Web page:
Wadsworth Township also grew by 19.7 percent and Litchfield by 19 percent.

Twelve townships and villages experienced declines in median income. Guilford Township also dropped 16.8 percent, from $82,228 to $68,444.

The highest median incomes in the county are Montville Township’s $106,524 and Granger Township’s $100,313.

The lowest are in the villages of Lodi ($35,827) and Spencer ($46,467).

“As I look at this fresh data, I am struck by the long tail of the Great Recession,” United Way of Medina County CEO Cheryl Parzych said.

“The late-in-recovery information shows many communities having dropped in median income while costs rise, and the county having broadly lost value in most people’s primary asset — their home.”

Even though the country is out of the recession, that doesn’t necessarily mean everyone is in the clear. Ten communities, including the city of Wadsworth, showed an increase in the percent of individuals living below the poverty income line.

In Wadsworth, the percent of those living below the poverty line increased from 6.7 percent in 2008-2012 to 7.1 percent in 2013-2017.

The largest percent of individuals in those living below the poverty line was in Lodi Village at 20.3 percent. Chippewa Lake has a 7.7 percent rate and Sharon Township has a 7.3 percent rate.

“For those still financially constrained or on the sidelines, United Way of Medina County encourages them to take advantage of the deep resources of our human services network,” Parzych said. “Dialing 211 is the best first call to make when looking for solutions.”

United Way’s 211 system connects those in need to more than 200 service providers in Medina County.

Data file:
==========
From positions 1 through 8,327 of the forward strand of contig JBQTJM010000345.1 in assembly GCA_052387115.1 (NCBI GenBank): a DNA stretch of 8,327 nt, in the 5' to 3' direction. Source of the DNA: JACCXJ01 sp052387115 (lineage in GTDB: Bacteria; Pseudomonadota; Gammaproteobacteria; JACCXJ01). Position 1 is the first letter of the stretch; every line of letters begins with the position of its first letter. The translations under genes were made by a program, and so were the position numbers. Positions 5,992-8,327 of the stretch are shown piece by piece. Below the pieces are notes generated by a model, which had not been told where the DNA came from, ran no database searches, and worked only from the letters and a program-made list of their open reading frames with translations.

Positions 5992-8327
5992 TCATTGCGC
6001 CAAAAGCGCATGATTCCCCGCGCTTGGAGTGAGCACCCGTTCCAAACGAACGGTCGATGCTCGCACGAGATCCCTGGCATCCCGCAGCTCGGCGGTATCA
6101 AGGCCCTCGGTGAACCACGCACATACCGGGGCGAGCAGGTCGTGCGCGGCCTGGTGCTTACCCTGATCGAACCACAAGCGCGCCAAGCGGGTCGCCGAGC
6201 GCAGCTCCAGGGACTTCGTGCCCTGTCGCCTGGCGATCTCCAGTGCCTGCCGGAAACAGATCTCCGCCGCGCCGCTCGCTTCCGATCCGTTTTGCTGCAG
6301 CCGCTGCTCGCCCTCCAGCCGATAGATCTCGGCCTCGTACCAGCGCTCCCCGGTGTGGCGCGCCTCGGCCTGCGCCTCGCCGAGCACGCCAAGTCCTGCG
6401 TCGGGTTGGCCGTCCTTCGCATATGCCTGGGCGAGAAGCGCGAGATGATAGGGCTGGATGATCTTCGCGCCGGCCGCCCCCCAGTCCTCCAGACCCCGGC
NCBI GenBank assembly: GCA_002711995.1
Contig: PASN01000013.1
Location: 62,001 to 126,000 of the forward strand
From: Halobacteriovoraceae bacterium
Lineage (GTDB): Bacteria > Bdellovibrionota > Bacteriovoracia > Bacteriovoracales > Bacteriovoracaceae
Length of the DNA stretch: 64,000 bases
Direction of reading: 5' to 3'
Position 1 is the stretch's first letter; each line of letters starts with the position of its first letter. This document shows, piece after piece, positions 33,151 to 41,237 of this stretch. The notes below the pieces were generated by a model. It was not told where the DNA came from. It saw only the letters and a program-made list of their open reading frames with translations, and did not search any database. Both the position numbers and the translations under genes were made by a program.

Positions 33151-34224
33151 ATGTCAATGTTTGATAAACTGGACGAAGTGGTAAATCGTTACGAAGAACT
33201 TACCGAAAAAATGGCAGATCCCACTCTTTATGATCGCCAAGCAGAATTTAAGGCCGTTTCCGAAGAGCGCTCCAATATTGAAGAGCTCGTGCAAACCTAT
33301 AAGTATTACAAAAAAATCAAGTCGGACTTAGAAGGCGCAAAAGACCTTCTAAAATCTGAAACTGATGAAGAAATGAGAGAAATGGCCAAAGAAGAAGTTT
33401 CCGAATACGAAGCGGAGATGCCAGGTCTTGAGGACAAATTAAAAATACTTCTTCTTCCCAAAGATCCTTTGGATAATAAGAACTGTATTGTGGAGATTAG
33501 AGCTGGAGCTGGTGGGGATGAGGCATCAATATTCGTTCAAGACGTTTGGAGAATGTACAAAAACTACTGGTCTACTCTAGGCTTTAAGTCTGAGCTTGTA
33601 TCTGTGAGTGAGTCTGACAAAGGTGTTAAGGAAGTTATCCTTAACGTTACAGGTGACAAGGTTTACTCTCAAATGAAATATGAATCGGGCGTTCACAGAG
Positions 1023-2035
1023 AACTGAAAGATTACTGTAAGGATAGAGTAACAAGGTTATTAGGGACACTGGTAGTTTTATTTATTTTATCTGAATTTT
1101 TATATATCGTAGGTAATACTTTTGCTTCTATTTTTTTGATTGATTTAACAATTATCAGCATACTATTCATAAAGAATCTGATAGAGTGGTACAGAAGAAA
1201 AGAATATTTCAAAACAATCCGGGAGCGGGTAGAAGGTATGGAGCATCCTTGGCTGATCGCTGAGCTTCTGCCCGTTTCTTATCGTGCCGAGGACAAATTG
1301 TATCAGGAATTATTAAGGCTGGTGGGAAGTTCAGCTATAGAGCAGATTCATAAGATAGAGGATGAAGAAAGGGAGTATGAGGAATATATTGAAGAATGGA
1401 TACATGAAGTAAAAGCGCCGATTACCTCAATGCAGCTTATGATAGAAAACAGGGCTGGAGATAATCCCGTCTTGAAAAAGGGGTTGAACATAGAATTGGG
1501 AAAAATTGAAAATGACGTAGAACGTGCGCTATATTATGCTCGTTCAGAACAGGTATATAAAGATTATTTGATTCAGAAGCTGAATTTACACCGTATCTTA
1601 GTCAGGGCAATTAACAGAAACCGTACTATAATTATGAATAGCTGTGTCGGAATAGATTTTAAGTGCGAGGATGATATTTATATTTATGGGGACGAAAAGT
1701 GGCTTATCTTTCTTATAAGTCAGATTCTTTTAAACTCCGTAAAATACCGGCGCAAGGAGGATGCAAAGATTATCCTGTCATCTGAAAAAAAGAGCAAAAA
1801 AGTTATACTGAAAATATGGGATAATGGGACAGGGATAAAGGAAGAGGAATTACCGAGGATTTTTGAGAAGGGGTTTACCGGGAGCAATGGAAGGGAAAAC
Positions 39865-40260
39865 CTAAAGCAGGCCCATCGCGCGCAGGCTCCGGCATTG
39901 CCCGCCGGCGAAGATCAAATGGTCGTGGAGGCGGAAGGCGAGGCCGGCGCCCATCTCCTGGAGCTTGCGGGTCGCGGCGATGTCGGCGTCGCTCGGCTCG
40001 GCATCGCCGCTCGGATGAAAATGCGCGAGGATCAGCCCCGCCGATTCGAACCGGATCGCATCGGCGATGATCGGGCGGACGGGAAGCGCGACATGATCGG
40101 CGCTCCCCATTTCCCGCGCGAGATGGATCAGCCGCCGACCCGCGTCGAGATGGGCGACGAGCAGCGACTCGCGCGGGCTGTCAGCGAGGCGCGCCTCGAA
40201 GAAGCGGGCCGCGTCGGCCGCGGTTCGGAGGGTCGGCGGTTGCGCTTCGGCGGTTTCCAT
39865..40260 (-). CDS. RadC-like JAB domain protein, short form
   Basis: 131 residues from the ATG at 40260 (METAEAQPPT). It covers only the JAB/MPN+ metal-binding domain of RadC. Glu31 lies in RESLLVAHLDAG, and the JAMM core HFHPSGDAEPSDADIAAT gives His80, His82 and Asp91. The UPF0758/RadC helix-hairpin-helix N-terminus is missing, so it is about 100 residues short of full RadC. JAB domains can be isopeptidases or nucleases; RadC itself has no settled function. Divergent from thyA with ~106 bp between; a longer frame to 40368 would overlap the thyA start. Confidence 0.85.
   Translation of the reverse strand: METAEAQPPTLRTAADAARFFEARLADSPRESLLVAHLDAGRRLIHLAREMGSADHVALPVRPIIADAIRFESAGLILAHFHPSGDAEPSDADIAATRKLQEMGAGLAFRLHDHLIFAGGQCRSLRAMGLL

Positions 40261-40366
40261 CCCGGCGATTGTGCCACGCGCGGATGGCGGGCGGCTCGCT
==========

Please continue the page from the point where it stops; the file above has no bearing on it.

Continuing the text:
In the county, 6.2 percent of individuals are living below the poverty line. That is compared with the state’s 14.9 percent.

“The percentage of Medina County individuals living below the poverty income line in 2013-17 is 42 percent of the state of Ohio’s percentage,” Dentler said. “The county’s percentage of individuals in poverty in 2013-17 dropped 15.1 percent from the 2008-12 timeframe, which I believe reflects the intense efforts of community organizations in the county to provide support for lower-income households.




Median value of owner-occupied homes dropped throughout Medina County in all but six communities. Overall, there is a 4.9 percent drop in values in the county.

The biggest jumps were in Lodi Village at 10.1 percent and Homer Township at 9.8 percent.

The largest drop in home values were in Spencer Village at 15.3 percent and Gloria Glens Park Village at 14.2 percent.

The highest home values in the county were in Hinckley Township at $307,300 and Sharon Township at $296,800.

The median value of owner-occupied homes decreased in all three cities, including Medina’s 5.5 percent.

“The median value of Medina County’s owner-occupied homes is actually on an upward trend, if you compare the 2013-17 data with the 2012-16 data,” Dentler said.

“The value increased from $182,100 to $185,800, an increase of 2 percent. This shows the impact of the end of the recession on county property values.”

Contact reporter Bob Finnan at rfinnan@medina-gazette.com.